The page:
An iconic symbol of war, the Brodie was the first combat helmet to be specifically designed and engineered for Western Front battlefield conditions – and its legacy extends to the composite material military hard hats worn by today's fighting forces.
From "archaeologists in the trenches" to modern-day enthusiasts of the rich engineering heritage, First World War archaeology keeps uncovering more and more hidden secrets.
The exigencies of the 1914-1918 conflict meant that electronic communications on the Allied side had to find new ways to interoperate both on the battlefield and on the Home Front: but can the beginnings of 2014's interconnected domains be found in innovations that came out of the necessities of that war?
The First World War was a major defining factor for the professional and social status of women engineers.
This month’s cover star saved thousands of lives but remains an unsung hero. We tell the story of the life-saving helmet issued to British soldiers, the engineering that made the Brodie so popular with the Allied troops and by the end of the war had become almost standard uniform. Another life-saver in this issue was battlefield communications, a sort of tele-net of things that foreshadowed today's Internet of Things.
We also have the second part of the story of the intelligence operations in the Admiralty’s legendary Room 40, cracking codes when computing’s father figure Alan Turing was but a toddler. New forms of transport played their part in the Great War, too, such as the Zeppelins that bombed London and Paris and the battlefield debut of an extraordinary machine codenamed the ‘tank’. Last, but certainly not least, we hear the story of some of the first women engineers for whom the First World War was a unique opportunity to make a real contribution.
Away from the horror of the First World War, we look at fracking in the UK; the BBC's R&D road map; the relationship between embedded systems and the clock; the future for fusion energy; greenhouse technology in the desert and finally we have an exclusive interview with Lord Browne, in light of our recent LGBT survey.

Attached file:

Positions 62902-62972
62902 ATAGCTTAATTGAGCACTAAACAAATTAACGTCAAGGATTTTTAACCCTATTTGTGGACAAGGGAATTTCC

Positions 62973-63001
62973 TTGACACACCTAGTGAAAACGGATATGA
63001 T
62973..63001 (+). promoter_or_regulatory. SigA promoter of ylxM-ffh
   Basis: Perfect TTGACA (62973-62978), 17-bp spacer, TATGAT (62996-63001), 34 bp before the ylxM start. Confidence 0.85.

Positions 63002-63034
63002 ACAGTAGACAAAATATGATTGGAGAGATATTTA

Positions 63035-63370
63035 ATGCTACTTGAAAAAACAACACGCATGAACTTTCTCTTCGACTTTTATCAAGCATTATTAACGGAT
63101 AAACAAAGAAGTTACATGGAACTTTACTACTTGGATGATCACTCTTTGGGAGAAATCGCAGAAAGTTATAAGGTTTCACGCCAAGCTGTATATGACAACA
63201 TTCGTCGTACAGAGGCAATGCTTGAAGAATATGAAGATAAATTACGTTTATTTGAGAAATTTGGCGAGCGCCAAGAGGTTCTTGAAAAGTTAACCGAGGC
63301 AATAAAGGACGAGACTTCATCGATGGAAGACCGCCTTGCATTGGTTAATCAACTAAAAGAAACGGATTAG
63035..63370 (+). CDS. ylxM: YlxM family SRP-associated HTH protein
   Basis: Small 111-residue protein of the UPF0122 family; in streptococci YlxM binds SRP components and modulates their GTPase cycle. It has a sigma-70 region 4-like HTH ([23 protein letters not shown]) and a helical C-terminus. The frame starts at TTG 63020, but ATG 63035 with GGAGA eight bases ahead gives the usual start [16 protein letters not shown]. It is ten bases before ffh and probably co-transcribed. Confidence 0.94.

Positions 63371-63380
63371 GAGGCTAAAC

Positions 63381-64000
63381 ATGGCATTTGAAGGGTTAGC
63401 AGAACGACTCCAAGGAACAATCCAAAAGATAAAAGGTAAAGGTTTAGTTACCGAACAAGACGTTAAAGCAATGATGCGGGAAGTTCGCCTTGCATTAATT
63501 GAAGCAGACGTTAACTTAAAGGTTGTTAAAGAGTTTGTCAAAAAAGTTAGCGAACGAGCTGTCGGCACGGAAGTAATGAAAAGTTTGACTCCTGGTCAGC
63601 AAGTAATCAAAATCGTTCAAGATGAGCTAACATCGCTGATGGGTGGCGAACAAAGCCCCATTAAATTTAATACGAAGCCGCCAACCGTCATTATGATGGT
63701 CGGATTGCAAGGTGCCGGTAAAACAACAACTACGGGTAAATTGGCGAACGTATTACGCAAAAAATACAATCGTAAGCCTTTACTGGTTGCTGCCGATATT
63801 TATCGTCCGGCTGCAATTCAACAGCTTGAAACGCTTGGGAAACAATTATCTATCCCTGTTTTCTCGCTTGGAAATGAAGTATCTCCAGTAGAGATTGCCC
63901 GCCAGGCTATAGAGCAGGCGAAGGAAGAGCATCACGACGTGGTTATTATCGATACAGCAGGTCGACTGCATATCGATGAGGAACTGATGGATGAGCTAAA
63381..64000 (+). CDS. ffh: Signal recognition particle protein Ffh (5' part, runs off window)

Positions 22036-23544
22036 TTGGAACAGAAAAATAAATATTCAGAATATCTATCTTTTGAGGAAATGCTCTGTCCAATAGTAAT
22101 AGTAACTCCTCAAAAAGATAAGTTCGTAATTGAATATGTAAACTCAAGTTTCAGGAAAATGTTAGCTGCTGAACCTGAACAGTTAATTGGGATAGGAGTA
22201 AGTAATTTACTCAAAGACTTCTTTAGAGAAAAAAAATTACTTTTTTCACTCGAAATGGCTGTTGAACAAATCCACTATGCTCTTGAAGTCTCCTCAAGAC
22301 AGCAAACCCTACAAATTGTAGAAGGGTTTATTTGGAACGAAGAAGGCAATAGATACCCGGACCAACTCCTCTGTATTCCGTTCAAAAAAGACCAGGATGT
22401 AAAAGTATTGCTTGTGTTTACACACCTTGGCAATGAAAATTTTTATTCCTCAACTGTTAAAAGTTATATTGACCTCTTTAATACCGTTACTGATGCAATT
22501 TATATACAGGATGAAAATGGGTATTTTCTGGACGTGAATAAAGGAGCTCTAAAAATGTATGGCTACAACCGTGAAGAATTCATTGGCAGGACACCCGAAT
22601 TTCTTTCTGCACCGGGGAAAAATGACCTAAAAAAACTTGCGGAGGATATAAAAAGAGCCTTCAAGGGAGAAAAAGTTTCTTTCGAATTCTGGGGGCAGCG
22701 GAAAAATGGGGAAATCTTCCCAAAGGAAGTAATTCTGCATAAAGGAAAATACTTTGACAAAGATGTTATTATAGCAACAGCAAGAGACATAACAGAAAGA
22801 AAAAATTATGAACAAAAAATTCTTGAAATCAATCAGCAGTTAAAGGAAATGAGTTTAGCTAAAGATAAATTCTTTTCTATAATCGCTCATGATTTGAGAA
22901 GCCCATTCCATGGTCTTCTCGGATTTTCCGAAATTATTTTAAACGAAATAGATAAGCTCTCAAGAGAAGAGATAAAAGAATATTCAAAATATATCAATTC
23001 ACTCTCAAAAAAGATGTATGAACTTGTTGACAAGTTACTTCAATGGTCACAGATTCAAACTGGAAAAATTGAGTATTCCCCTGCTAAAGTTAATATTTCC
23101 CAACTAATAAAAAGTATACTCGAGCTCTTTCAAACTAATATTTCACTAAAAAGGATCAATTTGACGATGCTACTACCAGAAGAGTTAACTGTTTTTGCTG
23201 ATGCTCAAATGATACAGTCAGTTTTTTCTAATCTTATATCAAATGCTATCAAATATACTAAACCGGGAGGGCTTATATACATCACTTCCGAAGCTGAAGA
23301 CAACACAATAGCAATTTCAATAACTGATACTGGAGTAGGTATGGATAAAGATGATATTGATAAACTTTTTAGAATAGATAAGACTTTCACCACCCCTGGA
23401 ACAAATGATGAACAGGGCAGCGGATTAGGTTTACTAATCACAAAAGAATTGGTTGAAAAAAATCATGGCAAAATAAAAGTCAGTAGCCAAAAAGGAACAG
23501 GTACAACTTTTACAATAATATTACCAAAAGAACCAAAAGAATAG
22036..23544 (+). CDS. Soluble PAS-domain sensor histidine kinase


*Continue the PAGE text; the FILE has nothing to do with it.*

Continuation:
The E&T podcast: hear the story of Deborah the Tank, with archaeologist Philippe Gorcynski
We hear from military archaeologist Philippe Gorcynski, who talks about his beloved excavated and semi-restored British-made D-51 tank, recovered from a battlefield pit near Cambrai, France.
How many cyber-security researchers does it take to hack a light bulb? About six, according to one firm, which has demonstrated that the manufacturers of the growing number of connected devices in our homes appear to have a security blind spot.
The least-known First World War theatre in the Dolomites was the area of bloody battles over freezing precipices which called for some extreme civil engineering.
We have the BBC to thank for many tech advances from the last two centuries, but can the world-famous public service sustain its R&D activities?
We should know more about what lies underground, say geologists, before the UK government urges operators to submit fracking plans.
As physicists edge closer to sustainable fusion, we ask what's next for the industry?
Despite claiming real-time support, many embedded systems only have a passing relationship with the clock. That is beginning to change as designers try to build safer systems.
As conventional farming and climate change aggravates water and food shortages, a handful of entrepreneurs are growing food in the world's driest regions. But can they help?
'Frugal innovation' is about harnessing technology to make the world better for the nine billion forecast to populate the planet by 2040. Charles Leadbeater's new book explains how it works.
Advanced medical imaging instruments are getting better at detecting life-threatening conditions - and treating them; but they are also becoming safer for both technicians and patients.
When Lord Browne was 'pulled out' of the closet in 2007, the CEO of BP became the world's highest profile gay businessman. It was a revelation that was to cause him to fall on his sword and lose his job.
After hostilities commenced in August 1914 the Admiralty's secret intelligence unit, Room 40, stepped-up its monitoring and codebreaking operations against Germany, providing the British armed forces with tide-turning information about the enemy's plans. This second of a two-part series highlights Room 40's operations from the outbreak of hostilities to the war's end.
Debate: will innovation in wireless technology be driven by hardware or software?
David Wood is chair at London Futurists and a former CTO at Accenture Mobility.
Ray Anderson is CEO of mobile Internet company Bango PLC and was awarded 2006 Technology Entrepreneur of the Year.
Innovation in wireless technology will be driven by hardware developments
- Business Focus: British car makers do well as European market revives
- Comment: why solar panels need to be attractive as well as efficient
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The first chair designed to let your spine and pelvis rest in the positions that they have when you’re standing
This is a reissue of the Braun ET66 calculator featuring the same lovely rounded buttons
Wearable fitness tracker adds pulse and impedance sensors to measure blood flow, heart rate and tissue fluid level
The “world’s first 3D-printing pen” - it extrudes 2mm plastic string that turns rigid as you draw in air
Amazon jumps into the “smart” TV set-top box market
Planar magnetic headphones, with a new seven-layer diaphragm with conductors on both sides
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"What the Scottish independence referenda could mean for engineers and engineering on both sides of the border"
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